August 26, 2009

Located about 20 km to the northwestern outskirts of Beijing, The Summer Palace is the best preserved and the largest imperial gardens in China.
In 1153, the Emperor of the Jin Dynasty Wan Yanliang built a temporary palace here called the “Garden of Golden Waters” as his summer resort. In 1888, the Empress Dowager Ci’xi decided to spend the money originally earmarked for the Chinese Navy and rebuilt the garden, she herself gave it its present name of Yi He Yuan (Garden of Cultivated Harmony).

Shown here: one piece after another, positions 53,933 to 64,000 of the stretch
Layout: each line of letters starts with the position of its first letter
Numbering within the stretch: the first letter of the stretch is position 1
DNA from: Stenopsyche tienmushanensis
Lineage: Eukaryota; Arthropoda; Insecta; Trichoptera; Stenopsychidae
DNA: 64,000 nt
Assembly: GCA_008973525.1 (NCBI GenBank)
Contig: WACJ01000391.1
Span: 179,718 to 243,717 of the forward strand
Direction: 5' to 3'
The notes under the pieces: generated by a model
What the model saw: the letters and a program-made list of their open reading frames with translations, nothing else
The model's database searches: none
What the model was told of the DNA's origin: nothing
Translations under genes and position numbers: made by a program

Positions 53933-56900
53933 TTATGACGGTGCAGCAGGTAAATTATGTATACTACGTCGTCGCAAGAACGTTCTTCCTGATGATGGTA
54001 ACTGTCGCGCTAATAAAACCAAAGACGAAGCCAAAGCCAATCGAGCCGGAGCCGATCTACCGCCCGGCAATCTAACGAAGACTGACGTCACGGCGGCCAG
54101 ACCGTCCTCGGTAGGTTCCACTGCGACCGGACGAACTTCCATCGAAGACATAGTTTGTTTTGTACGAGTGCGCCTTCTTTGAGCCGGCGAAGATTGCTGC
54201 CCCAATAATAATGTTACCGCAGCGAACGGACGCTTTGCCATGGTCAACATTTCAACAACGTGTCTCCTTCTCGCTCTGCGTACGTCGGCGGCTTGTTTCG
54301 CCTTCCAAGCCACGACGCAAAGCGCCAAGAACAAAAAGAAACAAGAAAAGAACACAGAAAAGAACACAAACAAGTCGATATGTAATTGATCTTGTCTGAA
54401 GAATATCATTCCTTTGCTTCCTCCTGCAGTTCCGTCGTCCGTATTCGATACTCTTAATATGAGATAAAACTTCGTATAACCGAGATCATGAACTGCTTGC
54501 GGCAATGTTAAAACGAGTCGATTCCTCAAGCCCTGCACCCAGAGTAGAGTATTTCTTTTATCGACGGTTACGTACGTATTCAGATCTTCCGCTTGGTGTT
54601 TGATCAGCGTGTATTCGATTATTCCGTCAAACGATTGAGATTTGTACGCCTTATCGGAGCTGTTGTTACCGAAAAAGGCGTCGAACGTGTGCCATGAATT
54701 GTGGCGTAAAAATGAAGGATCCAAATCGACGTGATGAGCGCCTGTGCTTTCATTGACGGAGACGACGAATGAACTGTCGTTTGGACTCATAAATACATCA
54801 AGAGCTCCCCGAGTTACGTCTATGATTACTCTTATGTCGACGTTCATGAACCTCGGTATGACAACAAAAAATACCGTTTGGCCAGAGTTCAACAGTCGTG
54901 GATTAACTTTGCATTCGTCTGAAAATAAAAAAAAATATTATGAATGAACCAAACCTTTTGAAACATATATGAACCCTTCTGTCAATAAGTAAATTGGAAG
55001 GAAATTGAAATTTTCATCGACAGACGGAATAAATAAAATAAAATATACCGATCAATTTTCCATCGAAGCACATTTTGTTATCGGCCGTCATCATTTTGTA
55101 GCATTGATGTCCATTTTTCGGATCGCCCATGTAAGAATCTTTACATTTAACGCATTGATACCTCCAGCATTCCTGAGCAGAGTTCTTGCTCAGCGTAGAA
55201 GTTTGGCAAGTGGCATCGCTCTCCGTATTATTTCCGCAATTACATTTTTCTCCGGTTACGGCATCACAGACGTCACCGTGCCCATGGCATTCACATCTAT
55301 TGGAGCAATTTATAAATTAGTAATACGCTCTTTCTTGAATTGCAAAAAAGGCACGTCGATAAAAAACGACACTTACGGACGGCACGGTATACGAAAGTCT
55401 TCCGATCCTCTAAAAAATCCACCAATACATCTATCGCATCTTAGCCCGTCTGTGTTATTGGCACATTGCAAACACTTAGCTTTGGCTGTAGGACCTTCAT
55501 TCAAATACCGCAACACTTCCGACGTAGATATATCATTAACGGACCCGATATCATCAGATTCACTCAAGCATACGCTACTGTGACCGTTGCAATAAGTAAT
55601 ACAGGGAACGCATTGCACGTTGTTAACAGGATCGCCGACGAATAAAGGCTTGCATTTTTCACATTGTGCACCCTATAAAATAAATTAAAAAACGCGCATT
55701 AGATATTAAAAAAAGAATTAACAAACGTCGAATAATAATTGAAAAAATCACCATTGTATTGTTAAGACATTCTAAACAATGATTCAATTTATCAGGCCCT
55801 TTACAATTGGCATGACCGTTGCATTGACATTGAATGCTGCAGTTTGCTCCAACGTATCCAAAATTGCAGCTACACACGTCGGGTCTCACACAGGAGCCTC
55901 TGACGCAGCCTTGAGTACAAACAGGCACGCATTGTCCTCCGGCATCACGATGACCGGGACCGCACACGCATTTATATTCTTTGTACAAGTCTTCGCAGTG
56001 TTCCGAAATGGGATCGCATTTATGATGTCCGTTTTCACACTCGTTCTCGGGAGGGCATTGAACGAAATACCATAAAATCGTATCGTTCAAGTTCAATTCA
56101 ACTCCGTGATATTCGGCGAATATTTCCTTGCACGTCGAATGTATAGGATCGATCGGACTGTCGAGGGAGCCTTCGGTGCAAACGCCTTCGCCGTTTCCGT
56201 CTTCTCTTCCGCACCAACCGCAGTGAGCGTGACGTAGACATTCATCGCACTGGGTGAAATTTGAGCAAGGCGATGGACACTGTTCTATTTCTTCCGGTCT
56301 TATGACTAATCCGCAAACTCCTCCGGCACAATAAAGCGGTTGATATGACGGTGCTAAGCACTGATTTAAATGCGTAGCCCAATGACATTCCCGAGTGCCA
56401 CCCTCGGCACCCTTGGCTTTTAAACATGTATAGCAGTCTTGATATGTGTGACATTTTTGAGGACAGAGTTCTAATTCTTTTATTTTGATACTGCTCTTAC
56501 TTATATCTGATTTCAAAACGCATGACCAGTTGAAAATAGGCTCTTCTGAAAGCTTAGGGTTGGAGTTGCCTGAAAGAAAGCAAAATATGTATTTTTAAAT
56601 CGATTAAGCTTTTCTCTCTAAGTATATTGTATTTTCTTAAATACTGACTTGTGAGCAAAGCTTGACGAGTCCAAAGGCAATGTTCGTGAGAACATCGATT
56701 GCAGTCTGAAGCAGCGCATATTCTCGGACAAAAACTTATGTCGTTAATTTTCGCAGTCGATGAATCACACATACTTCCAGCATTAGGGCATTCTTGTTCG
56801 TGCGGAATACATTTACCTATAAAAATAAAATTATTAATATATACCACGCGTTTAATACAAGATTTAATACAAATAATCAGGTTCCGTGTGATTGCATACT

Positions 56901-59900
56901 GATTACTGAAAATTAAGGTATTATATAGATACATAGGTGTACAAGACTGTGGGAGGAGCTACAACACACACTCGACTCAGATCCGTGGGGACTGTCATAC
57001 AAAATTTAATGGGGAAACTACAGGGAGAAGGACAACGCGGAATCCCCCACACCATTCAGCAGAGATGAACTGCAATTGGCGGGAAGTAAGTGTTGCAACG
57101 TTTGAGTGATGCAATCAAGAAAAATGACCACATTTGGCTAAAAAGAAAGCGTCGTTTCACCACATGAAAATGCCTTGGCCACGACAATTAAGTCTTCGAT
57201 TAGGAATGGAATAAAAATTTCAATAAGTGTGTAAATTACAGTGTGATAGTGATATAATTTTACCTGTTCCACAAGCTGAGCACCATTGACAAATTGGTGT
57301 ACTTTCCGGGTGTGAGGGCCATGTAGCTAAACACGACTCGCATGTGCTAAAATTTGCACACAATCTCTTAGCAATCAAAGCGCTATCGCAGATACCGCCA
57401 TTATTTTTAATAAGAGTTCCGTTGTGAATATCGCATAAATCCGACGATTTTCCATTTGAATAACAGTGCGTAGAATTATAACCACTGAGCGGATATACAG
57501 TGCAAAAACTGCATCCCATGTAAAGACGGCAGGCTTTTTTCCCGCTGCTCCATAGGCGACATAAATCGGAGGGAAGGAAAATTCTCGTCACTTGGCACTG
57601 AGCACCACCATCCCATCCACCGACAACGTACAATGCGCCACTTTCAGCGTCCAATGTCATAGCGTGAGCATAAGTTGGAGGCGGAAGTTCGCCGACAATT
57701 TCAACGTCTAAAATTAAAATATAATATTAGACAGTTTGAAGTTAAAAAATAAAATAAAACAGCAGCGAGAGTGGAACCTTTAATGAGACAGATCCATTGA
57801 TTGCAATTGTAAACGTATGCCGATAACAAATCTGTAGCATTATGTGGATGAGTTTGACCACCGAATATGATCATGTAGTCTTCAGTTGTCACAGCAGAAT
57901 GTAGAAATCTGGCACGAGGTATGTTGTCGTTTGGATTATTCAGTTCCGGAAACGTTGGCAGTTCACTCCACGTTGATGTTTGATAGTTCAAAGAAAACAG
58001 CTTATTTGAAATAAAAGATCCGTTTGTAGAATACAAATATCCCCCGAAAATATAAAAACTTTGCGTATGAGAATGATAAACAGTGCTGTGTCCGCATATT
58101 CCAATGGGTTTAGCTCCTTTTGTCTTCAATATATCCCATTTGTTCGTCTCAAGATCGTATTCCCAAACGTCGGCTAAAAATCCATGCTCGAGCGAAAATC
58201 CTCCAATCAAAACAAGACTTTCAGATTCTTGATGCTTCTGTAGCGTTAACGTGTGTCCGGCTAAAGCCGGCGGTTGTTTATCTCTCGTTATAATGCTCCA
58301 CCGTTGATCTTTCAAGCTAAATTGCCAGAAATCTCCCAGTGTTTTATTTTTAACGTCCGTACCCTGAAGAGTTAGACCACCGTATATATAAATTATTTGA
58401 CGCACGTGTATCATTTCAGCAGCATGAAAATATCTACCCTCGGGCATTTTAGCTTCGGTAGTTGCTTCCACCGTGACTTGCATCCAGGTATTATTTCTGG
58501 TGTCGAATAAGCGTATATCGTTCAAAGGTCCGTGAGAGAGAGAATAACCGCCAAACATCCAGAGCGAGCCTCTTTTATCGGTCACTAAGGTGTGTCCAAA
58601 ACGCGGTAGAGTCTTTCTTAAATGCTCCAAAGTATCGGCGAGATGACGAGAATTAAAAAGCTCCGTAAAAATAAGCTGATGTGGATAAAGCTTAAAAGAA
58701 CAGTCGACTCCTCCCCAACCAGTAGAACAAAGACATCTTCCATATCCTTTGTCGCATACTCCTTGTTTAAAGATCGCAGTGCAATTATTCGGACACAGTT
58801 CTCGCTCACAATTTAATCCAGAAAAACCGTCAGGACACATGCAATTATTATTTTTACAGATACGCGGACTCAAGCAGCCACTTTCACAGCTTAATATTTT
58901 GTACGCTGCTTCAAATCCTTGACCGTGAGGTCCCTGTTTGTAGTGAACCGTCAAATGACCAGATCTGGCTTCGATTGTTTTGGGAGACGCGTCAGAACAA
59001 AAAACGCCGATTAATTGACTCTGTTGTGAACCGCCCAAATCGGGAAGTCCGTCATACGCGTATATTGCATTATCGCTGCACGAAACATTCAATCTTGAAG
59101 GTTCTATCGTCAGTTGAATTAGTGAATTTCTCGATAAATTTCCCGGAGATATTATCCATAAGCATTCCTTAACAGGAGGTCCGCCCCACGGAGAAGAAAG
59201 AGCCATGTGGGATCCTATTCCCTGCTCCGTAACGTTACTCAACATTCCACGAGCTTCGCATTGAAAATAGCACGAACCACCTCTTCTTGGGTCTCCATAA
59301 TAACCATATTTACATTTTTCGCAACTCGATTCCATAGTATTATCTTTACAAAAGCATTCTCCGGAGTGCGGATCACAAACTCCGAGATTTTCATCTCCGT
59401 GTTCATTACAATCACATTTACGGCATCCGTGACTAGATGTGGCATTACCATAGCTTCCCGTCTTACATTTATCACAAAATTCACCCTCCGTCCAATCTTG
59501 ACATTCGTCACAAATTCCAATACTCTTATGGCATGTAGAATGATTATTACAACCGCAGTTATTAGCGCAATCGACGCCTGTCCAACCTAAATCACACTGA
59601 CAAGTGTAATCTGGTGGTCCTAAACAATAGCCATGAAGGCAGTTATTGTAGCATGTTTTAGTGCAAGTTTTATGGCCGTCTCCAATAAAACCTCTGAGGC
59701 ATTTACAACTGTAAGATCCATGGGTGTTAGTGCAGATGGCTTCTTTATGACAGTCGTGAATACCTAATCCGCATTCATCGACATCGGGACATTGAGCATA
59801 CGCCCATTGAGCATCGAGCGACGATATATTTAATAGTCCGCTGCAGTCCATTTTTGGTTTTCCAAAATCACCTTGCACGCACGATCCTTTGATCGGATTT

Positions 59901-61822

Since then, the Empress Dowager Ci’xi started to spend every summer here and had it restored after it was damaged again in 1900. Hence the name, the Summer Palace.
The main features of the Summer Palace are Kunming Lake and Longevity Hill. Like most imperial palaces in China, the Summer Palace is divided into three parts: Halls for political affairs, living quarters and religious buildings. The most important structures of the Summer Palace is: Painting Walkway, the longest walkway in the Chinese gardens with altogether over 14,000 traditional Chinese paintings on the beams and crossbeams. Marble Boat, which was built for the 50th birthday celebration of Empress Dowager; and The Hall of Dispelling Clouds, Tower of Buddhist Incense, The 17-Arch Bridge, Bronze Ox ……

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